The East Central College Theater debuted a new online ticketing system this week.

A direct link to purchase tickets online was scheduled to go live at Wednesday, Sept. 19.

East Central has been behind many St. Louis venues as well as some local theaters when it comes to offering a digital purchasing platform. Theater manager Joshua Turk said adding an online buying tool is something the college has wanted to do for more than a year.

“The hope is that by offering another availability we can draw a larger audience and give them greater convenience,” said Turk.

The online ticketing outlet, called Vendini, serves various performance and sports venues and its clients include institutions such as the Napa Valley Opera House and the Georgetown Performing Arts Center, according to the company’s website.

The site features appealing elements like seat selection, print-at-home convenience, tight security protocols and nominal fees.

Turk said the service fees, at $2 per ticket, are well below the mark-up on tickets sold through other providers.

“It ain’t Ticketmaster, I’ll tell you that,” said Turk.

A significant factor in selecting Vendini involved the college’s desire to reserve access for patrons of the arts. Vendini, goes beyond supporting the patrons and gives nonmembers incentives to join.

Patrons will have access to every show in the performance schedule year-round. A special code allows patrons to purchase tickets for any performing arts event, any time. Members of the general public will be able to purchases ticket at 9 a.m. two months before a performance. Additionally, patrons are exempt from ticket services fees.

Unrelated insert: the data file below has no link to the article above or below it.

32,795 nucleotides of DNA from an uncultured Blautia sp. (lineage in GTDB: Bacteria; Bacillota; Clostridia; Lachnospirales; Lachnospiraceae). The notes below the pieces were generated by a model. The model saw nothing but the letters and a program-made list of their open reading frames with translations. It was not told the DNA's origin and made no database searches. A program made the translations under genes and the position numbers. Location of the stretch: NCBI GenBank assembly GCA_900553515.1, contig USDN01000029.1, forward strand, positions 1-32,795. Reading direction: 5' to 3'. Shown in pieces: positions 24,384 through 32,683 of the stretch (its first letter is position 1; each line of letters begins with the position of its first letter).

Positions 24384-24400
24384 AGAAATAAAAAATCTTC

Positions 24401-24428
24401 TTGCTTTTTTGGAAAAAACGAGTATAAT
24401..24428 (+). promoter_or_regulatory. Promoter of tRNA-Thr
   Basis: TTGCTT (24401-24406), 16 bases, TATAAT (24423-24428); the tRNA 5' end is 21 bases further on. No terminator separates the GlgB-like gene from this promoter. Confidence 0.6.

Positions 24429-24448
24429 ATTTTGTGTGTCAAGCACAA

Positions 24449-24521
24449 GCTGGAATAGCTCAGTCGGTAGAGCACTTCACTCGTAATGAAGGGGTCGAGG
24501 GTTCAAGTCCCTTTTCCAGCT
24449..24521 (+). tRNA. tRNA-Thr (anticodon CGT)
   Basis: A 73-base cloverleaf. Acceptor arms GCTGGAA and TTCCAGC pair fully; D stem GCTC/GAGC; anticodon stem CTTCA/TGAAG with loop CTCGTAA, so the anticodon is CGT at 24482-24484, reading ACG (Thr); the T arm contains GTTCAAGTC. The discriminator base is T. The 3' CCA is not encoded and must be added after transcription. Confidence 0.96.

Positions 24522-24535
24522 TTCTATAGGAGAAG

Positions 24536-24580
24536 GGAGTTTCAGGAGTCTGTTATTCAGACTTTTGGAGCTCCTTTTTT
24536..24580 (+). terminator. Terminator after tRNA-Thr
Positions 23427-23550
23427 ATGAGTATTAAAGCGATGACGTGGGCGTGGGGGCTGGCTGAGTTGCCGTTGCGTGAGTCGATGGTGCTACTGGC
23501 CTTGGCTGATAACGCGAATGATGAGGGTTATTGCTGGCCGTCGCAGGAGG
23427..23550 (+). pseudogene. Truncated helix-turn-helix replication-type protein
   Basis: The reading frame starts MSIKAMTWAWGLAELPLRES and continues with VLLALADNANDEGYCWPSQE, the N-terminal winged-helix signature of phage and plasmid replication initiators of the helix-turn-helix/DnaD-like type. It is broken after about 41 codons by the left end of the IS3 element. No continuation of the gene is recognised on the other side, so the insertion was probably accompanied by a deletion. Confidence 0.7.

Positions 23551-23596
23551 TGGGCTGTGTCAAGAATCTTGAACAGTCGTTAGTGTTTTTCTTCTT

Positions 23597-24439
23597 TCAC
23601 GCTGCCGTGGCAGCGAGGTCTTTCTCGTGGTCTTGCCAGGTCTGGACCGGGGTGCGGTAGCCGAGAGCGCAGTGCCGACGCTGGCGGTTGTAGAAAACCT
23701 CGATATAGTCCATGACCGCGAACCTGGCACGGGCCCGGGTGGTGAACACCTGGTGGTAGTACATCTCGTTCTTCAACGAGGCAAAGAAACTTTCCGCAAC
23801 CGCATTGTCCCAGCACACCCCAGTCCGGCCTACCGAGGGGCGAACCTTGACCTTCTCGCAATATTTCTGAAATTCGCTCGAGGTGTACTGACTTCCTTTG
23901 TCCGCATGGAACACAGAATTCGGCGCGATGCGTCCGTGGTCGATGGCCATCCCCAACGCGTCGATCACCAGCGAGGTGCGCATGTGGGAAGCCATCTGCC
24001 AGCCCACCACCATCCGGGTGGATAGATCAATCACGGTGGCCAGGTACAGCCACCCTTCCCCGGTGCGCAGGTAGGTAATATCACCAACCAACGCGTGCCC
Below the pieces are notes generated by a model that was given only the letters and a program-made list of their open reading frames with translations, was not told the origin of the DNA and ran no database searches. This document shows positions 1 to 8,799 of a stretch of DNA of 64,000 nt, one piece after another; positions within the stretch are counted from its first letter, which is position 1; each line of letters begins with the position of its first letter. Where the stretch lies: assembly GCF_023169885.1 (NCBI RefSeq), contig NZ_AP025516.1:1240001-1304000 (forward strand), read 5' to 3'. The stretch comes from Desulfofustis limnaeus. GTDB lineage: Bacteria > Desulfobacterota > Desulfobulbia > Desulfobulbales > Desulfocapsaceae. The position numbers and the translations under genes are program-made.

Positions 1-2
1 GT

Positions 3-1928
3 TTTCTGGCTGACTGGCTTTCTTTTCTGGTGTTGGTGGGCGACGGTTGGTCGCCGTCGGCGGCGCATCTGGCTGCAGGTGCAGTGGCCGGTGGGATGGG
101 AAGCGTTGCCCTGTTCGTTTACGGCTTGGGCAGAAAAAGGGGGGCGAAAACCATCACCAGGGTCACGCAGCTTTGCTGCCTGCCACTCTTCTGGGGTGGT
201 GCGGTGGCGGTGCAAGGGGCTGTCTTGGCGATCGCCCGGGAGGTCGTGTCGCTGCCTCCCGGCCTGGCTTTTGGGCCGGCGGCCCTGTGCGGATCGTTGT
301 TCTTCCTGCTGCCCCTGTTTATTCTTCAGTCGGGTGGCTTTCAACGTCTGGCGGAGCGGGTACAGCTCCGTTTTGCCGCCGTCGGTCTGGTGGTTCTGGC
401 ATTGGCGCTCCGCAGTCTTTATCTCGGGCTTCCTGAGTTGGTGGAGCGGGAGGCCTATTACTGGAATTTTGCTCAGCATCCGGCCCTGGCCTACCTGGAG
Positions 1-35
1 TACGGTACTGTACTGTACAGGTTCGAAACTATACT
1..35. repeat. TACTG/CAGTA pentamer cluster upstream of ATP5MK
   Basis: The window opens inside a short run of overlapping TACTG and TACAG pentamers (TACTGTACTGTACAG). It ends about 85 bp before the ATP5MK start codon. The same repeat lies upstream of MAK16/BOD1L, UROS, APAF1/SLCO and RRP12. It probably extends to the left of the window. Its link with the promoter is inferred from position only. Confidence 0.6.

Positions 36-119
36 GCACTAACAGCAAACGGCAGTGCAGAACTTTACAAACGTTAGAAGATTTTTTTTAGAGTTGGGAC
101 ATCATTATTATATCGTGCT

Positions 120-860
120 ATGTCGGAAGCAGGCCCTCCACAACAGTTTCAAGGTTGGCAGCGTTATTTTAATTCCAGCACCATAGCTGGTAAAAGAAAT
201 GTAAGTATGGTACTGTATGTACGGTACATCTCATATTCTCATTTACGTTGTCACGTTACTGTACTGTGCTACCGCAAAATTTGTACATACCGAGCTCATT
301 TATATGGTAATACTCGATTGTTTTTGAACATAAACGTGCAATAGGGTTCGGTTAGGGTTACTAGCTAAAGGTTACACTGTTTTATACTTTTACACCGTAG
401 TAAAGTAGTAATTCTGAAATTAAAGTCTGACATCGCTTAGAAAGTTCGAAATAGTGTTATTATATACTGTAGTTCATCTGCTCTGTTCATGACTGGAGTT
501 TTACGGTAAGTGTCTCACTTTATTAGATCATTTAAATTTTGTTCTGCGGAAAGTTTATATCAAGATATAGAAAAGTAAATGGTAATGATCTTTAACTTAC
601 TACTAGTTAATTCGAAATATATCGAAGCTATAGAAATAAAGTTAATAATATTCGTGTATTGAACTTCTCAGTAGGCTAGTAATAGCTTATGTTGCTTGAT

Shannon Grus, executive director of the ECC Foundation, spoke to the board of trustees in August about theater personnel learning and testing the new system. At the time she said they were pleased with Vendini’s ease and simplicity. Still, as consumers adjust, Grus expects a few things will need to be worked out and staff are prepared to help.

She sees the addition of online ticketing as a benefit for the public.

“It’s such a convenience for people who work all day,” she said.

Ticket sales have not gone exclusively online; sales over the phone and at the door on show night will continue.

Additionally, buyers aren’t obligated to print tickets at home, tickets can still be printed at the box office.

Turk noted that option accommodates smartphone and tablet users.

He said Vendini has a specific mobile site for such devices which is “definitely a bonus.”

While phone and tablet sales were not necessarily among the colleges primary needs it, will make eventual future enhancements to the theater’s ticketing system easier.

Ticketless entry could be an option down the road according to Turk.

“We’re not there yet,” he said.